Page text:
Friday, December 13, 2013


Illustrated is a pot made in the Tang Dynasty style, though many, many years later. This phoenix-headed ewer is glazed in the sancai style made popular during the Tang period (618-906), the body is a softer earthenware with molded handle and beak spout attached. The ewer has a number of sprigged decorations applied around the body and once glazed, the amber form is further highlighted by copper and cobalt accents which accentuate the details and decorations of the form. Though not a piece made during the Tang Dynasty, it certainly represents the spirit of the time and was crafted in a traditional manner, meant to mimic the original processes of ancient China. The origins of these pots spreads across the old Silk Road trade route, originating in ancient Persian and were quickly imitated in their own unique style in China beginning in the early 8th century. In exchange for silks and spices, the Persian merchants traded luxurious silver, pottery and textiles that were highly coveted by the burgeoning nobility of the period. This ewer is certainly a pleasant enough piece and surely as close to an original as I will ever get, looking rather nice up on a shelf and a good buy from a flea market back in New Hampshire for $10 and no state sales tax!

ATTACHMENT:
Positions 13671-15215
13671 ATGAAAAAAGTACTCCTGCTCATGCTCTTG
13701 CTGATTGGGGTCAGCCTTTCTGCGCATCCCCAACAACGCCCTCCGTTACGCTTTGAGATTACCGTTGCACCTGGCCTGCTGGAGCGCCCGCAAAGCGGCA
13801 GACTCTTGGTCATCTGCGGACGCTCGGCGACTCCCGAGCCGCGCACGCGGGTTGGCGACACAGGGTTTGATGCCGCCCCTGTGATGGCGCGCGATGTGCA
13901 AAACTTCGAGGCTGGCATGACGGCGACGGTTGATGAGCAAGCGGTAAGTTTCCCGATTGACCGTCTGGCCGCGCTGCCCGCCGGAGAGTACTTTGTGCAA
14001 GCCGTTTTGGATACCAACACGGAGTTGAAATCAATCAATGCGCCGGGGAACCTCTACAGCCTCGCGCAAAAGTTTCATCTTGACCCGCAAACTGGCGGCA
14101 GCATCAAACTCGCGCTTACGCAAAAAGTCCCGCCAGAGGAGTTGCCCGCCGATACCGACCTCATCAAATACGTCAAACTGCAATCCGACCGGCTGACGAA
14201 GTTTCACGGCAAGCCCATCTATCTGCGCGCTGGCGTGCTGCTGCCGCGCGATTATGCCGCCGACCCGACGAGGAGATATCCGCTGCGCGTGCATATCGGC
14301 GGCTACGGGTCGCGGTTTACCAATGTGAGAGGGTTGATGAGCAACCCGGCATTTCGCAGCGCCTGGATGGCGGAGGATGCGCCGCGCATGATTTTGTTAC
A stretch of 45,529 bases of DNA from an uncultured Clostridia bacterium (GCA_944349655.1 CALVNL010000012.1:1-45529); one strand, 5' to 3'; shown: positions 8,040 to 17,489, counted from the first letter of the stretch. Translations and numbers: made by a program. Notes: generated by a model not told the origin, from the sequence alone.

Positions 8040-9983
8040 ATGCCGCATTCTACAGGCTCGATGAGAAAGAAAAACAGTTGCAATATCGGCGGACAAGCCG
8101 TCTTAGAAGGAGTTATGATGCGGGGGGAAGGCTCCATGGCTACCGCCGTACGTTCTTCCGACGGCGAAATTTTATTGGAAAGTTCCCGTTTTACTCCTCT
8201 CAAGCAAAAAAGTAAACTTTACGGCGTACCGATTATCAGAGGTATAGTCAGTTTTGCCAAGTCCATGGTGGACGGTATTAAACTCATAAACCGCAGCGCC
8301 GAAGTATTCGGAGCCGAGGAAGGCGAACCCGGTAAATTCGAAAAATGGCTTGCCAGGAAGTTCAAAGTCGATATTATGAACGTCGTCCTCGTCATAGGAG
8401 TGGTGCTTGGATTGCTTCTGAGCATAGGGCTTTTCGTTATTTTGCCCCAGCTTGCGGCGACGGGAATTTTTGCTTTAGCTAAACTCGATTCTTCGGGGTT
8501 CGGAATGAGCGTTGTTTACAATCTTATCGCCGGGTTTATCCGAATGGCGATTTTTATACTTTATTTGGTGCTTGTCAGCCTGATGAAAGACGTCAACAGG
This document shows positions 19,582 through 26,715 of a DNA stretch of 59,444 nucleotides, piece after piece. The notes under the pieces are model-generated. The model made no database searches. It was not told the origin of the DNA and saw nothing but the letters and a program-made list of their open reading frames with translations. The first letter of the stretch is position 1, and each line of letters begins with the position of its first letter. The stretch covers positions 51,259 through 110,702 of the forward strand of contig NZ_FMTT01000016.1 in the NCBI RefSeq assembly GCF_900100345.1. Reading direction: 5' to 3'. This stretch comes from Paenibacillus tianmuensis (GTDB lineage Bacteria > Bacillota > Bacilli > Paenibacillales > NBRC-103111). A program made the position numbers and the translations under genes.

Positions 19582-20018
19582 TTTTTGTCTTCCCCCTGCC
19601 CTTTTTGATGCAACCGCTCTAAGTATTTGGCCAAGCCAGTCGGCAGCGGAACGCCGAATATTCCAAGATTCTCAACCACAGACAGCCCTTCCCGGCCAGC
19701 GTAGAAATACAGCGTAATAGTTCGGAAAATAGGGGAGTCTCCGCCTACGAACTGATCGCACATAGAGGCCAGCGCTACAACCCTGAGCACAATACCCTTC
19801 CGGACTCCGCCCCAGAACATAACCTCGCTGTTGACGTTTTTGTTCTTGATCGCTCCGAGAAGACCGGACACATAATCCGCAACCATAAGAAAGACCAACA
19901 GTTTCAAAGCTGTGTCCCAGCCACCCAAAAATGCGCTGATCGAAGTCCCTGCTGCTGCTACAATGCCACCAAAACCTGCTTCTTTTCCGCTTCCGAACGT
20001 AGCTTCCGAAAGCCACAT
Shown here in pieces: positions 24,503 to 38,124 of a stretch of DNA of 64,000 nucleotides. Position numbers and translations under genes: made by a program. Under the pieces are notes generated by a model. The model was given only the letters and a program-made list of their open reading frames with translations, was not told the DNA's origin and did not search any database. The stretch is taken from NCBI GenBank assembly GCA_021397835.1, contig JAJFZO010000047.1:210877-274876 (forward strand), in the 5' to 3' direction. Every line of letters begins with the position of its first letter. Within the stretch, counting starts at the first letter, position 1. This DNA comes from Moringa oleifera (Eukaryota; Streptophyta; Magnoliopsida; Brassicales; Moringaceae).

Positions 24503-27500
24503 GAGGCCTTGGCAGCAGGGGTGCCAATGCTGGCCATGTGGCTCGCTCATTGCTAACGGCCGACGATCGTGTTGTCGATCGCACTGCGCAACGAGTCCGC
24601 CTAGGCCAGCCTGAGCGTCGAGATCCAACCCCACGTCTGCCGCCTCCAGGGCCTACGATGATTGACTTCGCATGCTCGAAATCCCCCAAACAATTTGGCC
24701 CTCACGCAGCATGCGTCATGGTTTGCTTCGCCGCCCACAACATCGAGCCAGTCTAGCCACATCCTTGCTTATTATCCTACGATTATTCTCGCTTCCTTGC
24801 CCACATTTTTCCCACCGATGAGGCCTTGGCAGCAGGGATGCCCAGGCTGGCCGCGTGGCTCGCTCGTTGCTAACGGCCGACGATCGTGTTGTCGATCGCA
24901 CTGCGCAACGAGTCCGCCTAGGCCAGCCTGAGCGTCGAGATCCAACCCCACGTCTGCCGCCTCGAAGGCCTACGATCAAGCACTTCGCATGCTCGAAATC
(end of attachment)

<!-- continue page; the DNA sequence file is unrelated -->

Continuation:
Old Tang Commercial

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